Anyone who has opted out of the Clean Power Alliance program in the past, including those currently on the Lean Power rate, will not be affected by the switch and no action is required on their part.

“When you begin service with Clean Power Alliance, you will be opted into the default renewable rate chosen by your community. However, you have the power to choose your own level of service. Go lean or clean to support the environment. Go 100% green to become an environmental leader,” the company said in a statement.

Clean Power Alliance is a nonprofit joint powers authority comprised of 32 public agencies across Ventura and Los Angeles counties, which purchases clean energy for its customers, which Edison then delivers. It serves about 1 million residential and business accounts which makes it the fifth largest electrical provider in California.

“We are the largest provider of 100% renewable energy after just four years of being in business,” Clean Power Alliance Executive Director Ted Bardacke said.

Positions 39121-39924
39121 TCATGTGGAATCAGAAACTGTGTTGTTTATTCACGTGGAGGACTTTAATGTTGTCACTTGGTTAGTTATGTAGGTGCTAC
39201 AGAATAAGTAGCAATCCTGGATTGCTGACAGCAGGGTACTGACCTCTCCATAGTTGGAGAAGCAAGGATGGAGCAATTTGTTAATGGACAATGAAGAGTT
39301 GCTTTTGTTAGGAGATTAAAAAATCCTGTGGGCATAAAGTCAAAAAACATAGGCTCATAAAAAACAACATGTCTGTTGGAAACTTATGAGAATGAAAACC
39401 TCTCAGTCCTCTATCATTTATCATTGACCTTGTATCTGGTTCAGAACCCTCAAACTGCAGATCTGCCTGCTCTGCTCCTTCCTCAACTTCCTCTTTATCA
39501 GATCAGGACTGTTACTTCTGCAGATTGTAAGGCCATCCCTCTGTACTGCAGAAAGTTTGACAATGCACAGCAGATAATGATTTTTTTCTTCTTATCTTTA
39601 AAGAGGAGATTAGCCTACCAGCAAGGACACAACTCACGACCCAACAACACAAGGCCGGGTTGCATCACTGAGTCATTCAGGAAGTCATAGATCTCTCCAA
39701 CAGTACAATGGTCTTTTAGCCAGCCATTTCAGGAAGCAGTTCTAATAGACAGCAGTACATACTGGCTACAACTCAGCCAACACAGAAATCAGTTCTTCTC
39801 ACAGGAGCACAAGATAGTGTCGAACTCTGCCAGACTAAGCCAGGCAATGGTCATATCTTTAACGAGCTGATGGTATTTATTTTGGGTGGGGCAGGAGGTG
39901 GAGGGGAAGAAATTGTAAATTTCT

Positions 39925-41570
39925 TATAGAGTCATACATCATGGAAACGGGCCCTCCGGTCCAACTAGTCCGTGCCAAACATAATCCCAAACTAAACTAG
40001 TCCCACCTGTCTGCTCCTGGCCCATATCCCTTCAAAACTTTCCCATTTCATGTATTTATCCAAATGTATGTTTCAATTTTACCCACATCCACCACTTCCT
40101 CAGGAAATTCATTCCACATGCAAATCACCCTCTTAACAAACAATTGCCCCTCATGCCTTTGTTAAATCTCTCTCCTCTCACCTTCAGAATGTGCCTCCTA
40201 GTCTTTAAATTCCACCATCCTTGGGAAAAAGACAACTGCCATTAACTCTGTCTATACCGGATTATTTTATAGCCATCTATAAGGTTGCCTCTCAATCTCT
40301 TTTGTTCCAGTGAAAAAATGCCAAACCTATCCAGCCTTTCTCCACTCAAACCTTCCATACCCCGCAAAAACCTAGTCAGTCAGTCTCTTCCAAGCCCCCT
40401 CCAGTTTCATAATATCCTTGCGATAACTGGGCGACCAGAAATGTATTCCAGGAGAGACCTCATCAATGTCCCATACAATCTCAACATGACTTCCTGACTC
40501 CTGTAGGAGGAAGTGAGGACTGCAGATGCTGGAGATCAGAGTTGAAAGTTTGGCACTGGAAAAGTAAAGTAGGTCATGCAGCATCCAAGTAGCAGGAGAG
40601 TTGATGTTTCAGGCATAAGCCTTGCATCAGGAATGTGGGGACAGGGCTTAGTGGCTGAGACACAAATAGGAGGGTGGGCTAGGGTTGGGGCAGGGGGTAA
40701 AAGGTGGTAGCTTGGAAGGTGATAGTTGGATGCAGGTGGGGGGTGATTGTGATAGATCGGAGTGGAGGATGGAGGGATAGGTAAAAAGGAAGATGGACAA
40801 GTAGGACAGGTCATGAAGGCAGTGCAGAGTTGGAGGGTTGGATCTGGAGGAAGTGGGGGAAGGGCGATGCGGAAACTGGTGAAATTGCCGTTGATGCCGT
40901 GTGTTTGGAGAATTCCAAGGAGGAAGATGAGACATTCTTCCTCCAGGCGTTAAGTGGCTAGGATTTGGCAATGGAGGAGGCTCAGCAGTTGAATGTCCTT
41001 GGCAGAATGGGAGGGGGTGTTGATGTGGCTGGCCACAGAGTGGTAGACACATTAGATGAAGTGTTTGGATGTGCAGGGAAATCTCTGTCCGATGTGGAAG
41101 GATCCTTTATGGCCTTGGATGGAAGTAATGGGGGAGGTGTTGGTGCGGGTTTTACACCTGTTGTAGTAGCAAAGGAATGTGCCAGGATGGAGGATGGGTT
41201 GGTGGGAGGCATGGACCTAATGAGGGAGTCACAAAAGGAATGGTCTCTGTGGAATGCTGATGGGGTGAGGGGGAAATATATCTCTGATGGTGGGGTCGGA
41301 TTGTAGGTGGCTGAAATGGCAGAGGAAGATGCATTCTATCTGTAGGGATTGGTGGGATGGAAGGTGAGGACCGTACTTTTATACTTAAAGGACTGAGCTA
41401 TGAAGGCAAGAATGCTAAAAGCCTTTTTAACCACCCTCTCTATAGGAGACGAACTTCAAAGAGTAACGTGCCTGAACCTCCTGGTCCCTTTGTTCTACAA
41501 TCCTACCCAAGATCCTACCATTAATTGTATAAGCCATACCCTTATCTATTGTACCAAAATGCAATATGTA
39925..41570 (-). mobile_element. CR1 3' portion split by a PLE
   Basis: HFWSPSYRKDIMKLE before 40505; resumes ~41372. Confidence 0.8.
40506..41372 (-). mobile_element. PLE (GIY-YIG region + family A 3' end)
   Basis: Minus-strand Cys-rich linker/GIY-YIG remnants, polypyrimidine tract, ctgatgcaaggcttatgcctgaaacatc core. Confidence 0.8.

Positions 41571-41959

For the first three years of its existence, Clean Power Alliance had the lowest available rates in the region. In 2021 its rates became higher for the first time because of rising SCE costs and the “power charge indifference adjustment,” which is an exit fee charged by SCE to customers who choose another provider of electricity generation service.

“Our rate plus the exit fee PCIA, which pays Edison for prior resources, were higher than the Edison generation rates for the first time this past year,” Bardacke said.

However, on March 1, Edison says its generation rates will increase by 22% due to a $700 million under-collection of generation costs from 2021. As a result, the 100% Green Power customers will pay about 5% less than Edison’s base rate plan which includes 35% renewable energy.

“So what that means is a CPA customer would be paying the same as an Edison customer but be getting 100% renewable energy, 100% carbon-free compared to Edison’s 35%,” Bardacke said.

This  discount will not last for more than four or five months because CPA will go through its own pricing exercise in May and June to set its rates for the next fiscal year. In the long run it’s likely that clean and 100% green will end up around parity with SCE’s base rate.